NYC taxi companies don’t like Uber. Even Mayor Bill de Blasio tried to limit the number of Uber cars on the streets last summer to protect the yellow cabs, before eventually backtracking.
But as Uber expands into the outer boroughs, another type of business is feeling the squeeze — small private car services.
Many of these local businesses are family owned businesses in modest neighborhood offices that seem a million miles from the hipster chic world of the NYC tech startup. Yet some of them are pivoting like a startup and building apps in an attempt stave off the tentacles of Uber spreading across the city's outer boroughs.
Drivers abandoning jobs to pick up Uber fares
One example is Eastern Car Service, which has been operating in Park Slope, Brooklyn for 26 years. Though Eastern has had a website for a number of years, it still takes nearly 90 percent of its bookings over the phone.
As phone bookings slump, young drivers are also flocking to Uber because the app makes it easier for them to pick up a fare. Eastern general manager Marvin Aleman said that some of his drivers actually abandon customers because they picked up a better Uber ride.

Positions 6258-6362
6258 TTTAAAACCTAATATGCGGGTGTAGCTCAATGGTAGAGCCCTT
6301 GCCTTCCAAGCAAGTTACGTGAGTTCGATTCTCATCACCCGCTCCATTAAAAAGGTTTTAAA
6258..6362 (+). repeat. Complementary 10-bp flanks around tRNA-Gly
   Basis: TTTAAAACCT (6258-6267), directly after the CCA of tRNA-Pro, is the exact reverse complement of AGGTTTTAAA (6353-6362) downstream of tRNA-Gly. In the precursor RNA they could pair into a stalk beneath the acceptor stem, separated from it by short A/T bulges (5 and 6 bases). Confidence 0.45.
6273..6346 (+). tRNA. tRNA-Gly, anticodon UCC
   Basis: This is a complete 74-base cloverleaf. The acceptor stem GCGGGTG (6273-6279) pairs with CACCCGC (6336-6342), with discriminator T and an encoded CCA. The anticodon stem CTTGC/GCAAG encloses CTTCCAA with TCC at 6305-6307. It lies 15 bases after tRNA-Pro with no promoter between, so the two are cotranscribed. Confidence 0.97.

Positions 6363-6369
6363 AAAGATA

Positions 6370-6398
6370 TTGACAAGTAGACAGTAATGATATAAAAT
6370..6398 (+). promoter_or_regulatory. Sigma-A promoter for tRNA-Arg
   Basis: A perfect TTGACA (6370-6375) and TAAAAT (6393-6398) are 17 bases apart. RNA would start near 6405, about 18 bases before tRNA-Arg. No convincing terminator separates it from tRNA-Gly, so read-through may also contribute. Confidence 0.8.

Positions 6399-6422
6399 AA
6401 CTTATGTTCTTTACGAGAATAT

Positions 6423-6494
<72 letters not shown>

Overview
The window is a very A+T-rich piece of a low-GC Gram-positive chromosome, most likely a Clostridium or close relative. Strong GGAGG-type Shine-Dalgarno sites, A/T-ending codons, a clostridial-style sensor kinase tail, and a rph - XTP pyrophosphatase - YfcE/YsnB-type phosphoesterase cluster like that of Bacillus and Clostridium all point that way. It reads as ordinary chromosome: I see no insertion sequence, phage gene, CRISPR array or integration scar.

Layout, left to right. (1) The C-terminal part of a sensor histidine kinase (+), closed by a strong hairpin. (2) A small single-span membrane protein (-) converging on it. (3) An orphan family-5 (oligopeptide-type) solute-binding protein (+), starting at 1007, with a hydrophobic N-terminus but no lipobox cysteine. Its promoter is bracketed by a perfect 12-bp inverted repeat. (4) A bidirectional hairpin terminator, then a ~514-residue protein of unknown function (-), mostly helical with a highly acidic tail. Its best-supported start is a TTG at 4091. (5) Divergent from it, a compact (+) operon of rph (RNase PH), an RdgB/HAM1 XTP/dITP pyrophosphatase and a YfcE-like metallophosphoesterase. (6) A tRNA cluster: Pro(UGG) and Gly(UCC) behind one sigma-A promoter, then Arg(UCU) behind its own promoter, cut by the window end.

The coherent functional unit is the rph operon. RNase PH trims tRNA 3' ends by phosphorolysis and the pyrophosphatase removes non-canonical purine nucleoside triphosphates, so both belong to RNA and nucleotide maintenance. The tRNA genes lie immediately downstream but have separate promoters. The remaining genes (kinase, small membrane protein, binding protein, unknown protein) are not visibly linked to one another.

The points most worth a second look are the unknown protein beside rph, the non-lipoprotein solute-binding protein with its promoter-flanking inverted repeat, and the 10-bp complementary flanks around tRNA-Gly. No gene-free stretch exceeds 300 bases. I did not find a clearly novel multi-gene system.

Unlike Uber's model of taking 25 to 30 percent commission on fares, the Eastern drivers pay a flat weekly fee for access to rides. Aleman has now developed an app that allows drivers to accept rides on their phone and take payments via Square.
Of course, not many local car services have a GM who can develop and manage an app, but luckily for them there are third parties that can help.
White label apps
Limosys Services develops white-label solutions for dozens of car services around the city. A simple search of the Google Play store shows up dozens of Limosys apps with different logos for services like Prestige and Kiss in the Bronx and Arecibo, a rival of Eastern’s in Park Slope.
Visual Dispatch is another company developing software solutions for more than 75 car services in the greater New York metro area. Founder Pedro Gonzales sees that the real value is not in building dozens of independent apps, but one single app that could control the combined fleet of all the car services.
The idea is that a customer would order a car from the app and the company with the closest driver would then take the job. The problem with this model is that many of these businesses are fierce competitors and not willing to throw their hat in with local rivals.
There are more than 500 community car services in New York City, so an app that could control their combined fleet would have serious value. Even an app that could integrate between all Limosys or Visual Dispatch clients could potentially add value over Uber. These services tend to be cheaper, plus you can order ahead of time, a feature which Uber still lacks.
But for these businesses to survive, the mindset would need to change, and the real competition isn’t the shop down the road, it’s Uber.